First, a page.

Directly across from her sat a young man---Albert Sinclair.
He'd barely met David before mentioning he'd sold his first software company at twenty-six, for 2.5 mil, and was working on his second. He sported a shaved head with fuzzy stubble, mandatory goatee, and casual khakis. In an effort to hide his nerdiness, he wore a black T-shirt just tight enough to indicate he'd been working out. He nearly succeeded.
'Man,' he sniffed, 'it's getting cold in here.'
David fought off another shiver. The kid was right. It had dropped a good ten degrees.
'It often happens when one contacts those on the other side.'
David shook his head. He'd written better lines than that in junior high. He turned to the medium, Rachel McPherson.
She was in her midthirties and had that handsome sophistication that sometimes follows pretty girls when they grow up. Smart, personable, sensitive---the perfect combination for a con artist who bilks the grieving by 'contacting' their dearly departed. Now if she could just do something about that corny dialogue. He had studied her bio on the flight up from LA. She had two books out, a syndicated TV show with a growing audience, and a PSI rating by the National Psychic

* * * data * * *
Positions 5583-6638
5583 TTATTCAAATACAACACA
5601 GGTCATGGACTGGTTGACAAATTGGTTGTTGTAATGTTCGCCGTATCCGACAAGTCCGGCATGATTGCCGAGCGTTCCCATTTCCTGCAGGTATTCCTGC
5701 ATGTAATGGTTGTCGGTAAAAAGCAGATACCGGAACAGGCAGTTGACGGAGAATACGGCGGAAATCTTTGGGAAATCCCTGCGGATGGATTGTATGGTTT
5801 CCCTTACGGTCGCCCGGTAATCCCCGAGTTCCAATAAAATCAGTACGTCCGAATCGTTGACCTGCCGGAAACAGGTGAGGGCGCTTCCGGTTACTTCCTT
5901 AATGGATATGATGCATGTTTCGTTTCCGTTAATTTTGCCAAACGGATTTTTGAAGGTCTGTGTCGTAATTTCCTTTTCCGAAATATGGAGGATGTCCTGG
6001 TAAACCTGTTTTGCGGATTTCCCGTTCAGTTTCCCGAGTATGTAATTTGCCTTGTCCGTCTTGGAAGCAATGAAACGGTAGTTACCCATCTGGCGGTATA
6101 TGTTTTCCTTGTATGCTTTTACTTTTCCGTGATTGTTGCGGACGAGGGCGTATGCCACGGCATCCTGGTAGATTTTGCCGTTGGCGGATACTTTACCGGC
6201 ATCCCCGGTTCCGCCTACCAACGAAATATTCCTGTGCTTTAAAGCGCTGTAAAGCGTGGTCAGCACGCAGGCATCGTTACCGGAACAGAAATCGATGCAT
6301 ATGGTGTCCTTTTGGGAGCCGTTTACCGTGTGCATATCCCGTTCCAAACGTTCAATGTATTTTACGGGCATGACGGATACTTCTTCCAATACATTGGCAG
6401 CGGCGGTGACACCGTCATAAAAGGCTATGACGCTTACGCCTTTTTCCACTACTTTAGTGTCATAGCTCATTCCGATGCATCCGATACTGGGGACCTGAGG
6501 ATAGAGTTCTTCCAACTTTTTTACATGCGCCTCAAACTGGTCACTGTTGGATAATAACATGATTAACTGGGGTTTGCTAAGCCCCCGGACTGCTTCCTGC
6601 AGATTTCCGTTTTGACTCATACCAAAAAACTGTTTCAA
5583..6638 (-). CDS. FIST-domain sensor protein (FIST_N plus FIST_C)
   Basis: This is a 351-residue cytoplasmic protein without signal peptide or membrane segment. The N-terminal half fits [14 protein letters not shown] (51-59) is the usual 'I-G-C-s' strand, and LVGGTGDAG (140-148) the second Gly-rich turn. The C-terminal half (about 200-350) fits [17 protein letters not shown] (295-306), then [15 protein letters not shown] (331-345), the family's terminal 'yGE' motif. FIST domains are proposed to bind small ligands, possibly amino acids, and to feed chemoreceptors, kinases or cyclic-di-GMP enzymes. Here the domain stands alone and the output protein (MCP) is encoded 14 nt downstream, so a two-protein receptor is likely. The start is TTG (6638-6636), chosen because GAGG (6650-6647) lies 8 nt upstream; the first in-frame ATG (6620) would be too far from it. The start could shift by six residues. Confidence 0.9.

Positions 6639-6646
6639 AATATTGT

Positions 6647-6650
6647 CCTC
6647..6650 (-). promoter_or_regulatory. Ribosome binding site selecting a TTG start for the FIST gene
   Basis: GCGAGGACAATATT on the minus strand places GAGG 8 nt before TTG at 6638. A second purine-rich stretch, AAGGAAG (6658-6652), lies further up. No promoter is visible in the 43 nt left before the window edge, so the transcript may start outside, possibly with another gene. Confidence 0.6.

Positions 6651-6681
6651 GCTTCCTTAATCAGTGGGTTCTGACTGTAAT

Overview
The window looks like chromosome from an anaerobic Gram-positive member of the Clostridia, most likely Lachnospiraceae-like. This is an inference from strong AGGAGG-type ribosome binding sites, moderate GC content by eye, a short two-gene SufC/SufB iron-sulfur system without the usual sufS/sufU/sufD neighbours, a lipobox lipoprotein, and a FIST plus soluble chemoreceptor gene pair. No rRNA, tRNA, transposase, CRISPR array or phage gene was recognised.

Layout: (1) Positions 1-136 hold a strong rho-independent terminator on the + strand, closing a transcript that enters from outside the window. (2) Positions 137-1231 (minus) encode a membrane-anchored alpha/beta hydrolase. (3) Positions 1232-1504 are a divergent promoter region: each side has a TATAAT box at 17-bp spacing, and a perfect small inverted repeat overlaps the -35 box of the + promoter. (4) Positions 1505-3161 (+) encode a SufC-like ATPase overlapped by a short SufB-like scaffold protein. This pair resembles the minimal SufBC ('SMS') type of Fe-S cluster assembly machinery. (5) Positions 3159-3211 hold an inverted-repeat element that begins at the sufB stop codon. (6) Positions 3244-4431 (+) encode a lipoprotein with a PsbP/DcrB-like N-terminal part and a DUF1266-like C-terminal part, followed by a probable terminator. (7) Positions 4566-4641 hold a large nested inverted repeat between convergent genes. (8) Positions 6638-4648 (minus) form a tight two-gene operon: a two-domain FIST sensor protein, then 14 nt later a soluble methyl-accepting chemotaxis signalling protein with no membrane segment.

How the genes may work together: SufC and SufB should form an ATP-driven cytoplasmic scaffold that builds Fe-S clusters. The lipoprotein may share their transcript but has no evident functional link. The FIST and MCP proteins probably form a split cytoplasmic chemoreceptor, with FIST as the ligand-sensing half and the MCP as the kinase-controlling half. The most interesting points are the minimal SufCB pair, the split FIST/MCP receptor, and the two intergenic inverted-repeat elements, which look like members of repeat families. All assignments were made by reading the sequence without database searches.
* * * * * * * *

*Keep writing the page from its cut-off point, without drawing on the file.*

Board of Level Three---a classification held by only a dozen or so in the country. A classification that to David meant she was simply good at not getting caught.
Ever since they'd started the seance some fifteen minutes earlier, he'd been silently evaluating her performance.
Her eyes were closed in concentration, her head tilted to
16 the presence the side as if listening, allowing her shimmering copper hair to brush against some very bare and lovely shoulders.
It's true, he'd been taken by her beauty the moment they'd met---which explained his immediate shifting to a cooler,